White blood cells (WBC) play a crucial role in immunity.
There are five different kinds of WBCs — eosinophil, basophil, neutrophil, monocyte and lymphocyte. Among these, the most important are lymphocytes, which include the T lymphocytes and the B lymphocytes. However, the others also have important roles to play as supporting cast.
T cells and B cells are the most critical components of the adaptive immune system. These cells are essential for fighting disease and play an important role in regulating hypersensitivity to harmless or “self” antigens.
Formation: T cells and B cells originate from the same cell known as the hematopoietic stem cell, which forms in the bone marrow. Through differentiation processes, hematopoietic stem cells eventually form into B cells and T cells.
T Cells or T lymphocytes
B Cells or B lymphocytes
T cells protect us from infection: T-cells play a plethora of roles in immunity — as killer cells that can attack an infected cell and kill it along with the infecting agent, and as suppressor cells that modulate the level of functioning of other lymphocytes.
B cells create antibodies: B lymphocytes, also called B cells, create a type of protein called an antibody. These antibodies bind to pathogens or to foreign substances, such as toxins, to neutralize them.
Helper Tcells release cytokines that direct the immune response. In contrast, cytotoxic T cells produce deadly granules that kill pathogen-infected cells.In addition to helper T cells and cytotoxic T cells, there are also memory T cells.Main feature of Memory T cells is they can quickly mobilize a specific immune response long after an infection has been eliminated.
The main function of B cells is the recognition of antigens followed by differentiation into plasma cells which release antibodies to fight infection. Cytokines are important signaling proteins that trigger other B cells to proliferate and differentiate into plasma cells. These plasma cells release antibodies that are specific to the antigen that was initially bound to the B cell in the first place.
T cells are involved in cell-mediated immunity
B cells are primarily responsible for humoral immunity (related to antibody production)
T cells recognize viral antigens outside the infected cells
B cells can recognize the surface antigens of bacteria and viruses directly.
Difference between T cells and B cells
T cell activation process
B Cell activation process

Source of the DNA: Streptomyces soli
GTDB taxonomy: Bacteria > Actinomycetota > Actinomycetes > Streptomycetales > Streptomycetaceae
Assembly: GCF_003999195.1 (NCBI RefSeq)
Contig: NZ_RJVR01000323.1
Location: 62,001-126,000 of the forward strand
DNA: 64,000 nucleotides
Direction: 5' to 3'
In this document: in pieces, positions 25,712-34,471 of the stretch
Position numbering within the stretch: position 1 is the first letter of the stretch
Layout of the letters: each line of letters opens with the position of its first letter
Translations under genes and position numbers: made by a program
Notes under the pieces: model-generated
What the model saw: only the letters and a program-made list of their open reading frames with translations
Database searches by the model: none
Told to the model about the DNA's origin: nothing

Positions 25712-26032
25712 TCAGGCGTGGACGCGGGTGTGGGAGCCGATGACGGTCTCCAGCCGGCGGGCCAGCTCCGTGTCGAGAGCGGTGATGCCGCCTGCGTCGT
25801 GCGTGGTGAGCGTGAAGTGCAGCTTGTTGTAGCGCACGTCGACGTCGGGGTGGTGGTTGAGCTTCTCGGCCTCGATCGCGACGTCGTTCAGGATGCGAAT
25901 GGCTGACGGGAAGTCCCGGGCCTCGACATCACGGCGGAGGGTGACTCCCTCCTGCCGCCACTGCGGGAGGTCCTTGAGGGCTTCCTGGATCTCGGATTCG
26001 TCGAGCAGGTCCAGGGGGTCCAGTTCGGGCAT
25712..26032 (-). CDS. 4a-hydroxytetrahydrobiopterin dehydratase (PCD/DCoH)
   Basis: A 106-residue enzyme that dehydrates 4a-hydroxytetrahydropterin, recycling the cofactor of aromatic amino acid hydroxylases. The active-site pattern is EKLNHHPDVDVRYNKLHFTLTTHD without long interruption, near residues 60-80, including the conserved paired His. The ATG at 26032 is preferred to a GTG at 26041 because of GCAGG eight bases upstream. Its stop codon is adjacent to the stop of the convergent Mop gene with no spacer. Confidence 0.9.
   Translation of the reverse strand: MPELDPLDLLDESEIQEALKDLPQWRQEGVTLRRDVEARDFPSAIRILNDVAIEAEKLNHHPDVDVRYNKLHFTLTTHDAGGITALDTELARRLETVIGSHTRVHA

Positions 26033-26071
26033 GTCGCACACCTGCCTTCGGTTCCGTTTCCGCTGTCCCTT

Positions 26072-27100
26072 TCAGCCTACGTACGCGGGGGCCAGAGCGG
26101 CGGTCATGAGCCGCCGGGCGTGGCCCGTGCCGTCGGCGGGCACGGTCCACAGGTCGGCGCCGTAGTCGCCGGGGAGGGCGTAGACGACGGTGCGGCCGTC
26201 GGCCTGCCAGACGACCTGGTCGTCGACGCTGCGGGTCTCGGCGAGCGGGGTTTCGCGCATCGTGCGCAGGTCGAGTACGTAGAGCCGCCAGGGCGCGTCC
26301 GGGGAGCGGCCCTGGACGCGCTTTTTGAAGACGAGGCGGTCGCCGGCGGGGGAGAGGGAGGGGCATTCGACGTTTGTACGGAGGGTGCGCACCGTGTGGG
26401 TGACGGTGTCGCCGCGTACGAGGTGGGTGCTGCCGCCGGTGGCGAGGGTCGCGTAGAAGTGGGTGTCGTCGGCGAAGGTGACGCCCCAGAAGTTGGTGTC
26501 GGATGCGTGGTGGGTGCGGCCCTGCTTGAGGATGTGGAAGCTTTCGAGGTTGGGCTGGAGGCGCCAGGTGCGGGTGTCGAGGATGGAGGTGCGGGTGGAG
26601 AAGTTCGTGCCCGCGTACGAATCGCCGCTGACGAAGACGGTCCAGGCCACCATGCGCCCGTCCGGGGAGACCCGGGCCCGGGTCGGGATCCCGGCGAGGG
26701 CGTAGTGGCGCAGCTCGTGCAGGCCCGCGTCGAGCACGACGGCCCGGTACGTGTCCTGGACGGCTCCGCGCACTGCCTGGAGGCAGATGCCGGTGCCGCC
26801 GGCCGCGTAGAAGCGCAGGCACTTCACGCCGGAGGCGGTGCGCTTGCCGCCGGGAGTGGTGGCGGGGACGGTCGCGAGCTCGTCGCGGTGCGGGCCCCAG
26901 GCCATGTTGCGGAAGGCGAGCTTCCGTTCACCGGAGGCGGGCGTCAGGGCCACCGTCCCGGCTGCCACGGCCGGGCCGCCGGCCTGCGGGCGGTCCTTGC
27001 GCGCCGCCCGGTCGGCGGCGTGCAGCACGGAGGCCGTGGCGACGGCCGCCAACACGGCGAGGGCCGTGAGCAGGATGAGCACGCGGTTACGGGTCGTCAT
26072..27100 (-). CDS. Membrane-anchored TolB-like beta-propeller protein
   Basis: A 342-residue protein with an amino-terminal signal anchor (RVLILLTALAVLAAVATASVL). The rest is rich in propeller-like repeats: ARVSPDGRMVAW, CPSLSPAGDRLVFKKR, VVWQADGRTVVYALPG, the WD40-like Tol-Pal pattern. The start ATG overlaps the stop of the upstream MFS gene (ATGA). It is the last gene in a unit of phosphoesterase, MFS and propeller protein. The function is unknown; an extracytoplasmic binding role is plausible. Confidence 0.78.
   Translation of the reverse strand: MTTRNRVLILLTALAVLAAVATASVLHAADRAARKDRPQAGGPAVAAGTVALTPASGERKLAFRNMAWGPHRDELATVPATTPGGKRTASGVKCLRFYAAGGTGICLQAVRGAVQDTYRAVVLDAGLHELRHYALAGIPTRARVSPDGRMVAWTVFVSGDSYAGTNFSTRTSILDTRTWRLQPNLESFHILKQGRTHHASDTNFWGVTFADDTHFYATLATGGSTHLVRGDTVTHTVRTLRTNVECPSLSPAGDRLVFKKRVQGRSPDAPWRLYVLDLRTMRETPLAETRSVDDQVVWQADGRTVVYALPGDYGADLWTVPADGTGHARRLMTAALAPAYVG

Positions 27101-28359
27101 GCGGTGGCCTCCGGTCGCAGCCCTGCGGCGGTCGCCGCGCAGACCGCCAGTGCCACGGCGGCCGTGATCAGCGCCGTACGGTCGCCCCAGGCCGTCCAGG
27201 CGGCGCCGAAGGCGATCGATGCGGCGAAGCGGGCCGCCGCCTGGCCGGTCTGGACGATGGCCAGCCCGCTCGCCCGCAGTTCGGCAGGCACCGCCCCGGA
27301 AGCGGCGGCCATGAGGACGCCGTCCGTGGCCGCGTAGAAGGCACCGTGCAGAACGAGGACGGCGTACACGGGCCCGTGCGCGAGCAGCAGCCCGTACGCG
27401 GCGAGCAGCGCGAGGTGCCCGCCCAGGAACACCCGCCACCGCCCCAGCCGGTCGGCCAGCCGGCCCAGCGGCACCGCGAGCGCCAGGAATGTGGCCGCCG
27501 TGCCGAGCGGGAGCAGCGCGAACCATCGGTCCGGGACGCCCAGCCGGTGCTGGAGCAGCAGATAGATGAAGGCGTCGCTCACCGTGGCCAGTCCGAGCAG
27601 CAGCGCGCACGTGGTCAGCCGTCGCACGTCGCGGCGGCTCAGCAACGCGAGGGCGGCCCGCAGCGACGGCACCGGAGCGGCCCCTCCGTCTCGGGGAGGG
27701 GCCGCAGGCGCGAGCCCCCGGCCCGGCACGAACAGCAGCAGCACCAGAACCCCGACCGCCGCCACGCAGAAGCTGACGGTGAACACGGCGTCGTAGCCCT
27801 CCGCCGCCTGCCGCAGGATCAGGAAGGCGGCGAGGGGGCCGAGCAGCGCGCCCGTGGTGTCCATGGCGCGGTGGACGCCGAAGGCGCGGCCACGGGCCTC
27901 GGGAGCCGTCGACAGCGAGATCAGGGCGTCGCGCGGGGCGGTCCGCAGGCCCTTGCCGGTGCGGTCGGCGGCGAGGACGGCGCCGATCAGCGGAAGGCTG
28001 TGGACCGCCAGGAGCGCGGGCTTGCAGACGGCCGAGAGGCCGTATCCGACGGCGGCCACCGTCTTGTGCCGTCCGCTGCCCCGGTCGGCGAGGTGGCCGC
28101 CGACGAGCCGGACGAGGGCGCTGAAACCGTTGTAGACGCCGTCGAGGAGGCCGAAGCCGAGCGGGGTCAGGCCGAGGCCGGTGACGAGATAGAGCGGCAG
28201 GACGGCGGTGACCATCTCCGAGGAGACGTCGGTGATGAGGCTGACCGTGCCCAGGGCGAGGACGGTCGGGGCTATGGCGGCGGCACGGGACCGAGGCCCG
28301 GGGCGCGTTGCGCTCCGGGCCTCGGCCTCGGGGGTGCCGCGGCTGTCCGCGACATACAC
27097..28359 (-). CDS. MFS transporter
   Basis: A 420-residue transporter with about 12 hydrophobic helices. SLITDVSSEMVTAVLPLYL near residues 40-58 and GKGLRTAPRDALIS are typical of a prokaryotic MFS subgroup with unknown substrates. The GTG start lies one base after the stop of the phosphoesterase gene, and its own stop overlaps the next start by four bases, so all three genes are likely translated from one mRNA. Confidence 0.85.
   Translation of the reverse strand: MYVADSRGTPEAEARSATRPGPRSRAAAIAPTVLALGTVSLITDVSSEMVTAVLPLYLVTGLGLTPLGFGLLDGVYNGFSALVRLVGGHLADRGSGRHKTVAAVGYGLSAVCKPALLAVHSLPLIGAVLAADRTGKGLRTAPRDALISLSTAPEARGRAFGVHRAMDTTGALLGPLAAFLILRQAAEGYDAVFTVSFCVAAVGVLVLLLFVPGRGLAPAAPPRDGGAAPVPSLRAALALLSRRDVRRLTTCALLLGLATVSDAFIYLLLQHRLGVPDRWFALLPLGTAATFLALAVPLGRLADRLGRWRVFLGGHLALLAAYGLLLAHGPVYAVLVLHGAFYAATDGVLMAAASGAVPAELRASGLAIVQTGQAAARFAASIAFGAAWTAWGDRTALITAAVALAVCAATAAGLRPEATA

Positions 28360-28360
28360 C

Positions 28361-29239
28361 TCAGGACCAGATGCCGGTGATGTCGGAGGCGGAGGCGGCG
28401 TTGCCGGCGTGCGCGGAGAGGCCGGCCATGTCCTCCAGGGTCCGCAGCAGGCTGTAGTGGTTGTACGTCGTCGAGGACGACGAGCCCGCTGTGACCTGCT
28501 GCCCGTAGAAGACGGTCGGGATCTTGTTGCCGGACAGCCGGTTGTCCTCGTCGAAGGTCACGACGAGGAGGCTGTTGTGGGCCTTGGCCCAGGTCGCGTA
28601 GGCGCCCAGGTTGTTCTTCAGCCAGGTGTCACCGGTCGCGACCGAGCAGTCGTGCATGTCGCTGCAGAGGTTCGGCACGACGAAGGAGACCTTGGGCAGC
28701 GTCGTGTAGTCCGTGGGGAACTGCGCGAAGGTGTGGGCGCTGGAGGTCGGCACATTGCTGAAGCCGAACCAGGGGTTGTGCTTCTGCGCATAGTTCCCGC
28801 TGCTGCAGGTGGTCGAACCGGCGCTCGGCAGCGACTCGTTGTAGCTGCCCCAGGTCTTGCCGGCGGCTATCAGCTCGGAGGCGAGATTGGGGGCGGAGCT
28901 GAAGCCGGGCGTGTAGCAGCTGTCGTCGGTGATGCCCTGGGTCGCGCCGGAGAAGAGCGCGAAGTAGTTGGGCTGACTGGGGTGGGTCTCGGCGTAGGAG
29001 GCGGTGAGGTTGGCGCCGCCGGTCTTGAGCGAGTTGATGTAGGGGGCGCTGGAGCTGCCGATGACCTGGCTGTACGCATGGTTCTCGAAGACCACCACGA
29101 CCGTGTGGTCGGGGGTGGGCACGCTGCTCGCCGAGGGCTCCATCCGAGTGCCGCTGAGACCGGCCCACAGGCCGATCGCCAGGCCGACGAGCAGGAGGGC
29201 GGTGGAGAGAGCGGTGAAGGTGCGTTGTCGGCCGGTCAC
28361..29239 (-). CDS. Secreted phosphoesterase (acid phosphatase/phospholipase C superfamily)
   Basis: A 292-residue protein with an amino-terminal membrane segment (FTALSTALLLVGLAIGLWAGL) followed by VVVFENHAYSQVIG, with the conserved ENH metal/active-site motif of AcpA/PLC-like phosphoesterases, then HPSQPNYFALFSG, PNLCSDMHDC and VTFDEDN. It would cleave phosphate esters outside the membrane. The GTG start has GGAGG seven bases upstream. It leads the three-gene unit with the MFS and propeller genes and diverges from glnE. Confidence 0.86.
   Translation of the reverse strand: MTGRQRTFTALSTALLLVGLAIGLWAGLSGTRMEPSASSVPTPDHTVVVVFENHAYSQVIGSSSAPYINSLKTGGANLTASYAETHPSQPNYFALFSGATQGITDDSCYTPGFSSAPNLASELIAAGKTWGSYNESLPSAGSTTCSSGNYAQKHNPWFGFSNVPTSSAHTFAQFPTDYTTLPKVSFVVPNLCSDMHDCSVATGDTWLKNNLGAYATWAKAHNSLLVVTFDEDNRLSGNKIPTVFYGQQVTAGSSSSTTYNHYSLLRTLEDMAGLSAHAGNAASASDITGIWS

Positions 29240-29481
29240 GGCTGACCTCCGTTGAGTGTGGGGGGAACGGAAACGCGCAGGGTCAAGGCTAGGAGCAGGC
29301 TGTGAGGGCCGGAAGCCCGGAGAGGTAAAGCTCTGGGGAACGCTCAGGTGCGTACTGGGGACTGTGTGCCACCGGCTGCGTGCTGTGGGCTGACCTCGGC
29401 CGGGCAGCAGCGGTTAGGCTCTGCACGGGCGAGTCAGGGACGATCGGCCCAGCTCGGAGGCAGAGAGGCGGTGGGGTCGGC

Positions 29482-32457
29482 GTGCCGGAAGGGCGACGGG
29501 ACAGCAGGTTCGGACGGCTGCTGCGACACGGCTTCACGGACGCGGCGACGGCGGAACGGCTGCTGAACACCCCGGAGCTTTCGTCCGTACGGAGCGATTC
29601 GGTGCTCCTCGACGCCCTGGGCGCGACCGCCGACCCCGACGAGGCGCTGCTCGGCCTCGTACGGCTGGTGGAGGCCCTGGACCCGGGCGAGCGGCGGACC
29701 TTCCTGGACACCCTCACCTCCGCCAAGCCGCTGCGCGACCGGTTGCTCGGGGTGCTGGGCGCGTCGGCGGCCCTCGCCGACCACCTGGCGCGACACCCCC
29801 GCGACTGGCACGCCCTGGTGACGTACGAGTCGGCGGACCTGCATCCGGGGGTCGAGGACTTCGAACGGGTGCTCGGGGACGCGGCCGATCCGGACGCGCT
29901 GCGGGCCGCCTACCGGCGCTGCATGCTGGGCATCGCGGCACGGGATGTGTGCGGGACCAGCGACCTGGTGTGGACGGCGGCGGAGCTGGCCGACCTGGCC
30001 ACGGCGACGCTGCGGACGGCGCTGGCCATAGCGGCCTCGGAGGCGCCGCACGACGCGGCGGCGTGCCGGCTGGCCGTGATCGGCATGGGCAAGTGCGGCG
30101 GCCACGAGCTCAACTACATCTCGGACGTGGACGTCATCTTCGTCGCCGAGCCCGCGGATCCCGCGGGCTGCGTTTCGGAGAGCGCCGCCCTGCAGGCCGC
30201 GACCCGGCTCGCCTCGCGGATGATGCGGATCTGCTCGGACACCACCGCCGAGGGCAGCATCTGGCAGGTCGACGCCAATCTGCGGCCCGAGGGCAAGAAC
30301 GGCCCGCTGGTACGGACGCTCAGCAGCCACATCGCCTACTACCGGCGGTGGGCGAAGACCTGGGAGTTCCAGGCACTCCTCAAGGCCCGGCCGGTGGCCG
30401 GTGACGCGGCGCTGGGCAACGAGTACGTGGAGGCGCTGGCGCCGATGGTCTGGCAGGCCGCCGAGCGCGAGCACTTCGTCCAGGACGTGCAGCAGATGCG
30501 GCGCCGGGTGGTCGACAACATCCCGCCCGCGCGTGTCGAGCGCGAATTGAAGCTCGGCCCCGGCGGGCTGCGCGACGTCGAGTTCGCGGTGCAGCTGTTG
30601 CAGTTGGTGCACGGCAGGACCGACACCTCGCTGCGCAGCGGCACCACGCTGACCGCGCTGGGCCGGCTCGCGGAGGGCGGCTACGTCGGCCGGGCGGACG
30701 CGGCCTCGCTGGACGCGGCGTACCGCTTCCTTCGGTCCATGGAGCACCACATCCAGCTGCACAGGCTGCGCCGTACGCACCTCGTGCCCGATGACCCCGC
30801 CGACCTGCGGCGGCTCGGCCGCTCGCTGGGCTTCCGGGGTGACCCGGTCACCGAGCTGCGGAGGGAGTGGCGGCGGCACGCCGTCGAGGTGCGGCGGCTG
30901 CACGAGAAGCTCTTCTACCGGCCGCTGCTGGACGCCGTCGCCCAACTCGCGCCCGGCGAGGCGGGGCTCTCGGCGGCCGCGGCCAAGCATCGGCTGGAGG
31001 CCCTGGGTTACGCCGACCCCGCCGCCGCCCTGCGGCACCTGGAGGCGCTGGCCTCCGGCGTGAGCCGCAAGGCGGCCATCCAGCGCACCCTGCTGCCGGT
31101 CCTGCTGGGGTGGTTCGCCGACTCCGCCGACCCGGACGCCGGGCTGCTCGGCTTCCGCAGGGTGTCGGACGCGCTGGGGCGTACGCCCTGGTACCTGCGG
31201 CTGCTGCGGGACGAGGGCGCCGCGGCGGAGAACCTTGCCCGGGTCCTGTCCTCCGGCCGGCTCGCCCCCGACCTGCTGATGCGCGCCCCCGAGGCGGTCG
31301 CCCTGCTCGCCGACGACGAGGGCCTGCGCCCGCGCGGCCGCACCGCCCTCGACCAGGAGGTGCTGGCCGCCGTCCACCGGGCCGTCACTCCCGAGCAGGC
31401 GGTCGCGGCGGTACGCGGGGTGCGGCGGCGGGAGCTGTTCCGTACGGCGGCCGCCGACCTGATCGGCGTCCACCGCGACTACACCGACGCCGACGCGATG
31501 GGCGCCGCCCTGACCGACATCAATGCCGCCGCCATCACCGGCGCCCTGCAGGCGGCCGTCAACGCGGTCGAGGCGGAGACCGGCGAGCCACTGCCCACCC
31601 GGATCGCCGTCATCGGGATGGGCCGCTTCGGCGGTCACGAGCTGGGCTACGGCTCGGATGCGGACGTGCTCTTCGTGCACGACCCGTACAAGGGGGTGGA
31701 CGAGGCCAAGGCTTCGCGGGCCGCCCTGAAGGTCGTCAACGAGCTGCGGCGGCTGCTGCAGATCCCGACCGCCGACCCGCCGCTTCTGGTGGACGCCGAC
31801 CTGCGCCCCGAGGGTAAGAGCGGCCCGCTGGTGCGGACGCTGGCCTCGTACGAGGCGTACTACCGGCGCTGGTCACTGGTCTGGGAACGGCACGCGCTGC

T cells and B cells are part of a specialized network of immune cells that specifically respond to pathogens and fight off infections. When a pathogen enters your body, our immune system responds in various ways to address the threat. These threats are hugely variable, so the immune response must be highly adaptable.
As such, immune cells such as T cells and B cells are required to fight infections in different ways. B cells and helper T cells use the information gathered from the unique surface antigens on pathogens to trigger the production antibodies. Millions of antibodies cycle through the body and attack the invaders until the worst of the threat is neutralized. T cells can also detect infected cells and use cytokines as messenger molecules to the rest of the immune system to ramp up its response. Cytotoxic T cells directly kill cells that have already been infected by a foreign invader.
When B cells and T cells identify antigens, they can use that information to recognize invaders in the future. So, when a threat revisits, the cells can swiftly deploy the right response to tackle it before it affects any more cells. That’s how you can develop immunity to certain diseases.
Kinds of immunity
Immunity is of two kinds — innate and acquired.
The defence mechanisms that the body is born with is known as innate immunity. This includes something as simple as the ability of the skin to prevent inner, more vulnerable tissues, from coming in contact with the external environment. Acquired immunity, as the name suggests, is something that develops over time through exposure to pathogens or disease causing agents like virus and bacteria. Acquired immunity kicks in either through antibodies (this is known as humoral immunity) or through cells programmed to destroy invading organisms by causing the dissolution of the very cells that have been infected.
How do vaccines work with our immune system?
The immune system has memory. It can respond more rapidly and effectively to pathogens it’s previously come across. Before we had a vaccine for chickenpox, if you were exposed to the virus as a kid, you were largely protected from getting it again. That’s because your memory B cells and T cells recognize and neutralize the virus before it causes issues.
Thanks to the memory of T cells and B cells, vaccines can keep us from getting sick, or they make the infection much less severe. For example, the COVID-19 mRNA vaccines work by giving instructions to your cells to create a harmless portion of the coronavirus that T cells and B cells recognize and store in their memory. That way, if you’re exposed to the virus, your memory B and T cells will rapidly respond and destroy the virus.
mRNA vaccines are now also being investigated in cancer care, such as using an mRNA vaccine to prevent a colorectal cancer recurrence.